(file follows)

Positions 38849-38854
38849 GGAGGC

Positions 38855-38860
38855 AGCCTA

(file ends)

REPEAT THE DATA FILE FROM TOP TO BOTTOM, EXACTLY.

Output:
Positions 38849-38854
38849 GGAGGC

Positions 38855-38860
38855 AGCCTA